Friday, September 10, 2010

easy composting 101

I have to admit I'm a compost junky.   I can't make it as fast as I need it (it is a slow process) but it's quite possibly the easiest garden project to undertake.

Why compost?  Why not when you can turn your vegetable waste and your yard waste into free fertilizer!  I know lots of people have tried (unsuccessfully) to have a compost bin or area and have had animal issues, or the smell is horrible, etc.  I promise, this really can be simplified into a few steps;

1-Put the right stuff in
2- Keep your ratios right
3- Keep it hot, moist and aerated

You've got two types of waste to put in a compost bin (or area) green waste and brown waste.  The green (nitrogen rich) waste are vegetable and fruit peels, cores, scraps and grass clippings.  The brown (carbon rich) waste is chopped up autumn leaves, sticks, sawdust, fireplace ashes or even shredded news paper (certain inks are questionable so stick to black and white only).

When you are putting waste in your bin, you want to have a 1/3 green to 2/3 brown ratio.  This is the biggest mistake that many people make.  They put a heavier mix of green waste (and let's be honest at some times of the year it's harder to find brown waste) and it begins to stink and attract raccoons, all sorts of rodents and even bears and coyotes (hey I told you we moved to the country).  No measuring cups are needed you can just eyeball the pile, but know that if you smell anything nasty you need to add more brown waste.  An evenly balanced pile does not smell at all!  If you don't believe me you can come over and stick your face in mine.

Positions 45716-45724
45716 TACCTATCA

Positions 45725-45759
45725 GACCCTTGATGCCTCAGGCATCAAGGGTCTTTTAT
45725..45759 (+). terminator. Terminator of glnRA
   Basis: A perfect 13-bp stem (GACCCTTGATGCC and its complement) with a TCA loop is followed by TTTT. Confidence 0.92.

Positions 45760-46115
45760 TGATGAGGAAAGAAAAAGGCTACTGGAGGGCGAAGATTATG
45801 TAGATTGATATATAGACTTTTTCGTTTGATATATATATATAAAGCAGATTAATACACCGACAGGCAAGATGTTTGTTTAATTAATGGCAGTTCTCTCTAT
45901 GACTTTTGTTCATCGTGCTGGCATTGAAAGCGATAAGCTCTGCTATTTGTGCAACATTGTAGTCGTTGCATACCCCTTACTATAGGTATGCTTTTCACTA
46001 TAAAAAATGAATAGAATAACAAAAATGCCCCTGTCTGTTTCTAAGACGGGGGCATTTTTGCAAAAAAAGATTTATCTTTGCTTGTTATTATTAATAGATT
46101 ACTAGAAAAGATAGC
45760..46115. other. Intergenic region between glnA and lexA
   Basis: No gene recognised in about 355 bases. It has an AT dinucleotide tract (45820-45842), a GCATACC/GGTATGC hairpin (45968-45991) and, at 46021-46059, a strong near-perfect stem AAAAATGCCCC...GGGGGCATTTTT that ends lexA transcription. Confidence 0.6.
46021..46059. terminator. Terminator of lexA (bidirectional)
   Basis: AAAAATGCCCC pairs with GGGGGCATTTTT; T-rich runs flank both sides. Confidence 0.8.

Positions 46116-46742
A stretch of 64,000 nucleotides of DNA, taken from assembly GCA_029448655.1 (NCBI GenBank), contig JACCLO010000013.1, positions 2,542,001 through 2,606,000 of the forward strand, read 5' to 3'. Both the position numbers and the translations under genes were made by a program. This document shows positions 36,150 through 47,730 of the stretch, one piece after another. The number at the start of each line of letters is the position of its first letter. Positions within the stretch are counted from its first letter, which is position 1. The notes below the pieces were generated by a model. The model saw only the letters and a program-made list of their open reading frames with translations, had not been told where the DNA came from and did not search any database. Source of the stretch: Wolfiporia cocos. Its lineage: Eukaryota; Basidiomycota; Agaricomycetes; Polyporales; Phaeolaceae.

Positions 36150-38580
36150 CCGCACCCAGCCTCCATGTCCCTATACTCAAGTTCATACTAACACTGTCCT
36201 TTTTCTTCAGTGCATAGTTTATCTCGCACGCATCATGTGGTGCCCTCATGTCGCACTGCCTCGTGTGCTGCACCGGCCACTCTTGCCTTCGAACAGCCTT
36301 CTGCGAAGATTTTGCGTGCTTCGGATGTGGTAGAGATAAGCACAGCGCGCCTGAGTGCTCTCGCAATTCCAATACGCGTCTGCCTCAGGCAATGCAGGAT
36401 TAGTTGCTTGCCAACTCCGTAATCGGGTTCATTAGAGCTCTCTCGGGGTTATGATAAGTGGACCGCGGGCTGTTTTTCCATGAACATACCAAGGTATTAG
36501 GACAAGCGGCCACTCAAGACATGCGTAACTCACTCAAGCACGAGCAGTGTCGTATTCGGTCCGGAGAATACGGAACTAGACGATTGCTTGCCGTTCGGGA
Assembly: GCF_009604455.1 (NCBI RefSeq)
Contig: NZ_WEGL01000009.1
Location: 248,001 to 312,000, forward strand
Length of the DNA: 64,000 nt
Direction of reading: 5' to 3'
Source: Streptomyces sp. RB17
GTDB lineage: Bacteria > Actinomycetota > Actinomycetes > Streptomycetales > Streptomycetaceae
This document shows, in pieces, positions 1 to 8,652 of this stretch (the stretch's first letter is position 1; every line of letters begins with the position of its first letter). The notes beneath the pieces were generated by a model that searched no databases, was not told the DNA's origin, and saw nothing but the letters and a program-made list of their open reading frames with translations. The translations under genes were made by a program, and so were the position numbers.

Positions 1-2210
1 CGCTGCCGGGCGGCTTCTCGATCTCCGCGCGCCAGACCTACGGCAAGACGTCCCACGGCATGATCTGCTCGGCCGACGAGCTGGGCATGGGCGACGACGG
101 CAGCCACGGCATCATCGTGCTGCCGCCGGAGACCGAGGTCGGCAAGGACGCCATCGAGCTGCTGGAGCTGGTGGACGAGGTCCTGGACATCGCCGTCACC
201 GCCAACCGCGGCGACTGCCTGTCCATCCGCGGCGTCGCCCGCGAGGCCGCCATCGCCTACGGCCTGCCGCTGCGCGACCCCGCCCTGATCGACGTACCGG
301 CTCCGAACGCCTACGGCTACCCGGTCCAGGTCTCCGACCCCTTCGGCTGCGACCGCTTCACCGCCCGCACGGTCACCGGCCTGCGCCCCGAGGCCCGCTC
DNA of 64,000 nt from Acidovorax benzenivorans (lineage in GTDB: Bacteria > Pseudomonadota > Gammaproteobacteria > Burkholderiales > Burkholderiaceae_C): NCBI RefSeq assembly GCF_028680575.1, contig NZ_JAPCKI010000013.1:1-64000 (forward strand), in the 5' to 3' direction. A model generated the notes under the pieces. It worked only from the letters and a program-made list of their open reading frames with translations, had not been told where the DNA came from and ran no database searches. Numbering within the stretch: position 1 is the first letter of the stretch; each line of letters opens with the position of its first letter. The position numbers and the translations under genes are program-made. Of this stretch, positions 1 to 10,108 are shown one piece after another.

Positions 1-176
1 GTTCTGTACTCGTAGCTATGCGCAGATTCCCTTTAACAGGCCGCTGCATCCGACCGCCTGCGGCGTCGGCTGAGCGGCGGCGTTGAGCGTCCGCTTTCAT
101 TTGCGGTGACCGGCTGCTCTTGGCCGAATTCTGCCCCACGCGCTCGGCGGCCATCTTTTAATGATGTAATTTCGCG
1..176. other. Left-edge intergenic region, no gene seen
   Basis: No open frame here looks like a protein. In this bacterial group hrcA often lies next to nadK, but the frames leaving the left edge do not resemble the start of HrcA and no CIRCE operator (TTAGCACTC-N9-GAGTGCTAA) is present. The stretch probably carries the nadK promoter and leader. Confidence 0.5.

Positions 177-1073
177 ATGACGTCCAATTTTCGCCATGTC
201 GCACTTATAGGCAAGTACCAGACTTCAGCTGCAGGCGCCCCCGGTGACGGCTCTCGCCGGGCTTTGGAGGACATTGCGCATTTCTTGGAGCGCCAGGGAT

Once that pile starts coming together it gets hot, and I mean really hot and there is all sorts of super-cool biological activity going on as all the waste starts to break down.  To encourage faster (if you can call it that) breakdown the pile or bin needs to be turned once in a while just to shake things up.   While turning is not absolutely necessary it will take forever if you don't.

A few quick don'ts for the pile, no dairy products, meat scraps and bones, weeds or diseased plants.  Also NO PET WASTE.  Sorry folks, composting animal manure is a whole different animal (pun intended) and it's gross, trust me.

That's it, that's all you have to do.   I'm really not kidding.  More to follow on this topic...

Yum!!! Eggplant skin, banana peels, apple cores, onion skin, plus coir (coconut husk) and fireplace ash will make for some great compost.

1 comment:

  1. I love the idea of a compost bin (even when you don't live in the woods!). But, I think what I take away from this is that being more ecological doesn't have to be difficult, and the impact can be huge. Thanks for sharing your knowledge as always!